My Remarks at the Closing Session of the Education Research Alliance for New Orleans Conference

Doug and his team at the Education Research Alliance put on a great and important conference. More importantly, they’ve done a lot of solid research. Over the next few weeks, I’ll be chronicaling the implications of the research as it is released publicly.

But for now, in case it is of interest, see below for my remarks.

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Over the past year, we’ve all had to watch the consequences of social injustice. In Ohio, Tamir Rice, a twelve-year-old boy, was slain by police. In Baltimore, protestors demanded that we pay attention to police brutality and social decay.

Increasing educational opportunity will not solve all the problems of social injustice, but these problems will not be solved without increased educational opportunity.

All this is to say is that the stakes are incredibly high.

Children, many of them black, are dying in the streets.

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The following is taken from a presentation Doug Harris gave on his study on the New Orleans reform efforts.

“The results suggest that the reforms had large positive cumulative effects of 0.20 to 0.45 standard deviations. The reform effects are larger than the effects from other commonly discussed reform strategies, such as class size reduction and early childhood education.”

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New Orleans educators have done what no one thought was possible: they transformed a struggling urban educational system.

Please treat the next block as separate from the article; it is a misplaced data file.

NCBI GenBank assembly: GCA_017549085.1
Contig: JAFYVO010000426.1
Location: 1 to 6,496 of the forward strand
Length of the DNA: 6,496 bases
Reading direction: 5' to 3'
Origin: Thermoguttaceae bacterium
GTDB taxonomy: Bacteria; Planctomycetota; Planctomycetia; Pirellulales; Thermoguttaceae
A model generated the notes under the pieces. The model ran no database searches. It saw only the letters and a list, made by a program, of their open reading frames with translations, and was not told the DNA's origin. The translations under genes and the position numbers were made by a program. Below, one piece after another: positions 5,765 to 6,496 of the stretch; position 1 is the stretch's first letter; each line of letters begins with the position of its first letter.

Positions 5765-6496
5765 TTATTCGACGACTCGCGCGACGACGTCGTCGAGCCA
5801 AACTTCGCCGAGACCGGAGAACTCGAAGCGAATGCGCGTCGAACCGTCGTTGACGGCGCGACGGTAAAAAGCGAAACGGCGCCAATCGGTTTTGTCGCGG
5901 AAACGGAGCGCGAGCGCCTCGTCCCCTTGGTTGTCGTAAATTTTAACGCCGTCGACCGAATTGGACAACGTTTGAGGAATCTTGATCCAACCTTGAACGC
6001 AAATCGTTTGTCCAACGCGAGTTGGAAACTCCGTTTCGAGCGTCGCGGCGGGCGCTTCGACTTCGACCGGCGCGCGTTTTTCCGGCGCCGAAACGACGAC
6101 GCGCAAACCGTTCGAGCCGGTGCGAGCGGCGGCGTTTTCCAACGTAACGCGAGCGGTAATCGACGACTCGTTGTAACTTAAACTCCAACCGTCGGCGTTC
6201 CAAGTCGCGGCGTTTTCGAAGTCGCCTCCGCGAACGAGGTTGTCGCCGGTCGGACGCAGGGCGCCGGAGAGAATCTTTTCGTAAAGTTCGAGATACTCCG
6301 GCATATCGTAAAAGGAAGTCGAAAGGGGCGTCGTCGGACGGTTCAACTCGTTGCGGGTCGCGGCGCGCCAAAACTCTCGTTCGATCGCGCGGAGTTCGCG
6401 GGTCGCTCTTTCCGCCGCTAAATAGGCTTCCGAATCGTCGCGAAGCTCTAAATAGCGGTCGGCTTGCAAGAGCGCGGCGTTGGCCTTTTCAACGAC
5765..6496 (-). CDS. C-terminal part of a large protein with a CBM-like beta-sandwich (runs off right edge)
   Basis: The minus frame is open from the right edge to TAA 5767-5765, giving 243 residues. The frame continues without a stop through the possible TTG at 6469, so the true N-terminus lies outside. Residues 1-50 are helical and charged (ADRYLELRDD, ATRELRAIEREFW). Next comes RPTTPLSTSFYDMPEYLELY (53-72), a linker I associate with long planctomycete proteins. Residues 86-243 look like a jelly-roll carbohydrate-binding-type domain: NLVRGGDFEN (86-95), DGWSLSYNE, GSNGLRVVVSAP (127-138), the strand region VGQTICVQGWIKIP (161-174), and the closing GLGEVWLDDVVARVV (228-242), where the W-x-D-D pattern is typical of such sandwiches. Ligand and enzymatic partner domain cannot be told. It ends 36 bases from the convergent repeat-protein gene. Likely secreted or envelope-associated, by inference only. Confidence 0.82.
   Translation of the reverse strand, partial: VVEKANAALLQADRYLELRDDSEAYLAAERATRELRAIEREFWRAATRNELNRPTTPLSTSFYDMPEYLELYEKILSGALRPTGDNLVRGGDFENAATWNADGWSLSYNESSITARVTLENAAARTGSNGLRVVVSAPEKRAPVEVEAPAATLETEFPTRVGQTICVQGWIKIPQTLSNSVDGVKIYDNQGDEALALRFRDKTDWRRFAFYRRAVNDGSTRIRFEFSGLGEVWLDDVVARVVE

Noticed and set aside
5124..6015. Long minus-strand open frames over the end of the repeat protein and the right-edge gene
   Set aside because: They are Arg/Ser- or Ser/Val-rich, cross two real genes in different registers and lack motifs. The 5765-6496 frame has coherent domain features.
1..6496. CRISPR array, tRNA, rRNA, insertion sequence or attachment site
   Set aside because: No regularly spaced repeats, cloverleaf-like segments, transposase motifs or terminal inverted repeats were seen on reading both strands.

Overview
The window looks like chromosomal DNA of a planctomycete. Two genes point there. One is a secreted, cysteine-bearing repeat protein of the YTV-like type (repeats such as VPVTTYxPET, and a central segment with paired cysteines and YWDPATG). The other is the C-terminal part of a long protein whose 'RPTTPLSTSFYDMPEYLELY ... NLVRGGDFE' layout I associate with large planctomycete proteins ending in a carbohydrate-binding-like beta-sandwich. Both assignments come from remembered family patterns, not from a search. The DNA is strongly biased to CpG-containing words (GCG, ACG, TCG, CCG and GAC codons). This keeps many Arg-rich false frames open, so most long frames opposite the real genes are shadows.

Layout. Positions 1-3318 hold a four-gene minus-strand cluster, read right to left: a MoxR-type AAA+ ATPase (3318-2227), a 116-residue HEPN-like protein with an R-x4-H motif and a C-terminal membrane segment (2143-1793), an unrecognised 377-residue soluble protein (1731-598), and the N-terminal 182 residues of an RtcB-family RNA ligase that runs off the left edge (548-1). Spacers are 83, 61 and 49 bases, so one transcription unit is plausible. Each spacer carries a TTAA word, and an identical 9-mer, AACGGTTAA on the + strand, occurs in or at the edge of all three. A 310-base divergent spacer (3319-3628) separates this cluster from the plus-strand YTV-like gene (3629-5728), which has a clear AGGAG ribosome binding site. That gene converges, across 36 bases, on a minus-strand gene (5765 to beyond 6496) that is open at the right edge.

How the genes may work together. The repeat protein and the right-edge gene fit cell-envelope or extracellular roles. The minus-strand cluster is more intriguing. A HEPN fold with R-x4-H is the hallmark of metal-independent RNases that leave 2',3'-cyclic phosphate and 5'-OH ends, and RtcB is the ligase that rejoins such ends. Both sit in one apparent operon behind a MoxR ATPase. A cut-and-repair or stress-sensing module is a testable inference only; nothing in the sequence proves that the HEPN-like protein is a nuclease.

Classroom by classroom, student by student, they reinvented what public education could be.

We don’t know if their efforts can be replicated in other cities.

There are reasons to think they can: other cities will not have to grapple with trauma of Hurricane Katrina

There are also reasons to think it will be difficult to replicate these successes: it may prove easier to build new educational systems than it is to change existing once.

We simply don’t know whether the New Orleans successes can be scaled.

But what scares me is that we’ll never get the chance to find out.

There’s a very real chance that many educations leaders will look at this study, intellectually understand the magnitude of the effect, but then say: “I can’t support this because it’s not my kind of reform.”

I hope that this doesn’t happen. Because we can’t build tribes around our preferred educational approaches. The stakes are too high. If we’ve uncovered something that can be a partial antidote to the inequities that still plague our nation, then we owe it to our children to see if this antidote can work elsewhere.

As a country, we can’t turn away from what happened in New Orleans. We need to keep on studying it, we need to keep on making it better, and, most of all, we need to see if the reforms that happened here can be a part of righting social injustices across our country.

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